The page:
“What…what the hell?” Paul whispered.

“What?” Jasper said. “What’s happened now?”

“I…must have grabbed the wrong pack,” Paul said. “This one’s got hardly anything in it.”

“Oh, that’s just typical!” Jasper said. “There are no supplies at all?”

“What do you care?” Paul snapped. “You don’t have to eat.”

You do, you moronic chunk of carbon, and if you die, I’m stuck with a moldering corpse out in the boonies somewhere, waiting for my energy pack to deplete. You grabbed the wrong pack! How could you grab the wrong pack? Of all the….”

Jasper shut up suddenly, so mid-stream that Paul looked up in alarm. “What is it?”

“We’ve got movement,” Jasper said, in a voice that utterly reminded Paul of someone cocking their ear to catch a sound. “To the southwest. “

“What, animals?” Paul asked.

“Not unless animals carry pulse weaponry,” Jasper said. “I’m picking up several energy signatures.”

“Weasels,” Paul said. His heart made a serious effort to climb up out of his throat and run for it.

“That would be my guess, too,” Jasper said.

Paul snatched the one pulse pistol out of the pack, snapped it to his belt. The only other items of use in the pack were a utility knife and a telescoping corner pole of the tent that should have been there. He grabbed them both.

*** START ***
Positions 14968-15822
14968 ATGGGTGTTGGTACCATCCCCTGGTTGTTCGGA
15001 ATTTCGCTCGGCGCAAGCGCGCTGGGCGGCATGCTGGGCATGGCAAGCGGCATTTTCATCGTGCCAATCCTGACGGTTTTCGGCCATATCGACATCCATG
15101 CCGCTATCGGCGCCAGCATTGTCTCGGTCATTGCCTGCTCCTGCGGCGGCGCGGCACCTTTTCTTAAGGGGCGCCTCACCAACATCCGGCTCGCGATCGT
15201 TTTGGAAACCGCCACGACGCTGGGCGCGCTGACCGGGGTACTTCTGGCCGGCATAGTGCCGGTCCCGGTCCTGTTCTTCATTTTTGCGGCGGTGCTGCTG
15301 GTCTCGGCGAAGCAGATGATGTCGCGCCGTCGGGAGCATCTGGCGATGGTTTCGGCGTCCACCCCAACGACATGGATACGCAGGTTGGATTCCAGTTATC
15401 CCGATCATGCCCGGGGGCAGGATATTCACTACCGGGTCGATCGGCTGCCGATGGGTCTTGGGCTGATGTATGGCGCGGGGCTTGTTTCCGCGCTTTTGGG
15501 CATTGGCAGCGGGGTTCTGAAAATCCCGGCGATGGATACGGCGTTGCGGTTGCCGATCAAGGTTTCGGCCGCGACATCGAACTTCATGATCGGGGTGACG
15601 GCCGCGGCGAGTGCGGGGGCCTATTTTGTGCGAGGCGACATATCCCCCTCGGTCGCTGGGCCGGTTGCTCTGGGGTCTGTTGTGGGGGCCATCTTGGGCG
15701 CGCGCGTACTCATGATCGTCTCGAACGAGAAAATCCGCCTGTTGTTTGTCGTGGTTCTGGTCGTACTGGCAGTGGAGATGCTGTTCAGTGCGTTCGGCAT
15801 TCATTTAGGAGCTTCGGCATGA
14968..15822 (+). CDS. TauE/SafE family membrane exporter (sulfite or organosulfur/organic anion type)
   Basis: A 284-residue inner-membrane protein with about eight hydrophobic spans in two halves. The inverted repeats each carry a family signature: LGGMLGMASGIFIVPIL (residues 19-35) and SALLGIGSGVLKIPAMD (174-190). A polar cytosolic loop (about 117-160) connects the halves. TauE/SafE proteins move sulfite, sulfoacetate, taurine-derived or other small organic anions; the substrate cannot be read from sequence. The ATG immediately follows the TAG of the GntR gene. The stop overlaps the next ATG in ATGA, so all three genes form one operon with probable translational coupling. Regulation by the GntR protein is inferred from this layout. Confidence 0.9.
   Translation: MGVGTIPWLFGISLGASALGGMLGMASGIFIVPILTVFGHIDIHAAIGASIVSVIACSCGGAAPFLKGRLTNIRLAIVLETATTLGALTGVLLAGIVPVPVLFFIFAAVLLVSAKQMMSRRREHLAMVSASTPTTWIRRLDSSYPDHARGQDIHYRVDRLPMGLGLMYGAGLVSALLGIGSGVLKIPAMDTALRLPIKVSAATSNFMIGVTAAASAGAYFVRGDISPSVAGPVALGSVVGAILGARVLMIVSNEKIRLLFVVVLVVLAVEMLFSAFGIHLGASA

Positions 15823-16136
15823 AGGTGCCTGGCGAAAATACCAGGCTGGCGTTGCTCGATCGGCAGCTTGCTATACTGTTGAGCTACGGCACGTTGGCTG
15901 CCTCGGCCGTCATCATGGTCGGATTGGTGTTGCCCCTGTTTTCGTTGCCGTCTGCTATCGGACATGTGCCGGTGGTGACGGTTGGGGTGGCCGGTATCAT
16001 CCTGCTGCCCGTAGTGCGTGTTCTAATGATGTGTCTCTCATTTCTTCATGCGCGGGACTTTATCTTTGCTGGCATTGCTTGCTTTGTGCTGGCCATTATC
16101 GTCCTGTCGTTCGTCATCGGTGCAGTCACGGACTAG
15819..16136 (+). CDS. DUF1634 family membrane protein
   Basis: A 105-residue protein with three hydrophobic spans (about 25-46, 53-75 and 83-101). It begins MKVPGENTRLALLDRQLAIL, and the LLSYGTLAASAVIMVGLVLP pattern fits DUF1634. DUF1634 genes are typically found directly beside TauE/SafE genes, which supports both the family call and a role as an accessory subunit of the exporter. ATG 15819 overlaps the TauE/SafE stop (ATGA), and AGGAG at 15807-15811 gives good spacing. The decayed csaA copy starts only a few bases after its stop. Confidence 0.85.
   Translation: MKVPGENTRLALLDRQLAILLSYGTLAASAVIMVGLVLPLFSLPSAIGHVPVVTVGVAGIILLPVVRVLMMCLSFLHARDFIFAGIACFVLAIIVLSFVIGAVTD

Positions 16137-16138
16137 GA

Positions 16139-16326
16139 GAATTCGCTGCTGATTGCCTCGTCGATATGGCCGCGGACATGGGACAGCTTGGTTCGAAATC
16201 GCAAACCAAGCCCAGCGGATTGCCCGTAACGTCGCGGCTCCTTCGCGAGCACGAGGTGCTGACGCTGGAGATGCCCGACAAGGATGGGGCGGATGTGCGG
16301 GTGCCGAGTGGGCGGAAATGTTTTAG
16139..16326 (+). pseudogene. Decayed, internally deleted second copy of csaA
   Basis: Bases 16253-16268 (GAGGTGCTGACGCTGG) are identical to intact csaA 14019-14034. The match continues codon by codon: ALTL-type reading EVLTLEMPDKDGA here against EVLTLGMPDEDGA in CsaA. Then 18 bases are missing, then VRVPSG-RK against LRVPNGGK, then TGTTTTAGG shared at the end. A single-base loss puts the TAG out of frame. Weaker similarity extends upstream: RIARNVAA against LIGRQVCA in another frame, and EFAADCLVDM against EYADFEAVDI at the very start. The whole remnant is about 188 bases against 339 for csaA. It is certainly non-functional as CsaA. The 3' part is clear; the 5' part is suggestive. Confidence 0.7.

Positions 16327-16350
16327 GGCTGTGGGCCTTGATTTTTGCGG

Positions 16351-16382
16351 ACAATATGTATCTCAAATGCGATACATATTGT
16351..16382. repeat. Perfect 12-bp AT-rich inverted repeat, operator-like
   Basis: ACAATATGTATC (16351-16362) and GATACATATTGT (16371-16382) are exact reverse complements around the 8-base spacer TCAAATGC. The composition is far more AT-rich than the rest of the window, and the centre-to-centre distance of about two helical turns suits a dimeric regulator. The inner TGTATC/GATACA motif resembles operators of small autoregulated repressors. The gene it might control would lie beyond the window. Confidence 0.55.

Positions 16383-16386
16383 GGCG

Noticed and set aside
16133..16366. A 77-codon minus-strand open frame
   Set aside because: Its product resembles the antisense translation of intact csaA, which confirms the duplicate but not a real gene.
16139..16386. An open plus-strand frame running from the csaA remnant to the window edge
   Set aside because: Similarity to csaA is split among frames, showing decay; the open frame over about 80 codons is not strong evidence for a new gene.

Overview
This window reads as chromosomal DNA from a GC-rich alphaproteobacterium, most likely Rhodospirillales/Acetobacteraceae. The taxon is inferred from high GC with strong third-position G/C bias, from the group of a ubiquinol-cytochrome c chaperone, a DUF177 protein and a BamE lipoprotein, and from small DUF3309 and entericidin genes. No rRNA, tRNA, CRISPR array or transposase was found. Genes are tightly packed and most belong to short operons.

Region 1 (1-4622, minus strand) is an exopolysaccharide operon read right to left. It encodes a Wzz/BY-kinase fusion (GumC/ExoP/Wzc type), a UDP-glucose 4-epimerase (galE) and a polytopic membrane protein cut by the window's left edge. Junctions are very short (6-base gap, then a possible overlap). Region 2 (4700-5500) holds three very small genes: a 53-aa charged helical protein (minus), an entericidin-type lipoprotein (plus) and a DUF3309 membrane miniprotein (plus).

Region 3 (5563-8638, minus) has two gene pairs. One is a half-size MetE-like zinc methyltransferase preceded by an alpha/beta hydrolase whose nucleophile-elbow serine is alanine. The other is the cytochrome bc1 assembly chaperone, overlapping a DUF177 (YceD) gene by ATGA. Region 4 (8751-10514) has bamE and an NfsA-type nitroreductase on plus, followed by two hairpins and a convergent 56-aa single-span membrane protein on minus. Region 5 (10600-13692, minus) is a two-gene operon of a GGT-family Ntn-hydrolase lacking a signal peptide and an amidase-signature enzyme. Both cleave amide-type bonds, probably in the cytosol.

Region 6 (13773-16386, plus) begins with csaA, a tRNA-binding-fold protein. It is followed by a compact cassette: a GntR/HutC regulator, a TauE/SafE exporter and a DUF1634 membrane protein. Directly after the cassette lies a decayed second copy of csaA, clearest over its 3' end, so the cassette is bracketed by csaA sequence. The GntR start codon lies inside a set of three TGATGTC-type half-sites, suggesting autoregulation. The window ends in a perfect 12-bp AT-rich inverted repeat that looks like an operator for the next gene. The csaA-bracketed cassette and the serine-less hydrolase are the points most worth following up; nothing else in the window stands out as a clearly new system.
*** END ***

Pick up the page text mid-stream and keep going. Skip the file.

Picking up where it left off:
He ran back to Mackemann. He wasn’t going to leave him here for the Weasels to find and torture. But as he knelt down Mackemann’s eyes were fixed, staring at nothing. Paul felt for a pulse at the commander’s neck; nothing.

“He died forty-five seconds ago,” Jasper said. “Lucky bastard. He’s out of danger.”

“We’re not.” Paul reached down and closed Mackemann’s eyes. “Sorry, Mac.” He picked up Jasper’s sling, slung it over his shoulder. “Which way?”

“The opposite direction of the Weasels, stupid,” Jasper said. “Northeast. Twenty-five degrees to your right. Right, good. Now, run.”

Paul ran.

Next Episode: A Whole New World



Te Deum laudamus

The first draft of Princess of Shadows is complete. It may be an exaggeration to say I hear victory bells ringing, but not by much. I was close to despair a few times, trying to get to this point. Thank God.

Having said that, the war is not over yet. This puppy came in at 167,598 words, probably the biggest single chunk of writing I have ever done. Obviously it needs serious cutting; more than that, there are structural, pacing and character issues that need to be addressed.

I define a first draft as the point at which a hypothetical reader could read the manuscript and comprehend (I hope) the story arc as a whole, without major disruptions or breaks in continuity. All the major pieces, in other words, should be in place. The reader, however, would probably be asking questions like, “Why is this town named X in the first part and Y in the second?” and “Why did you put all this stuff in about the macro-economics of the Imperial grain market when we want to know if Kathy is going to get away from the cannibals?” and “How in hell did Character Z start out male and end up female without anything in the narrative about major surgery?” and so on.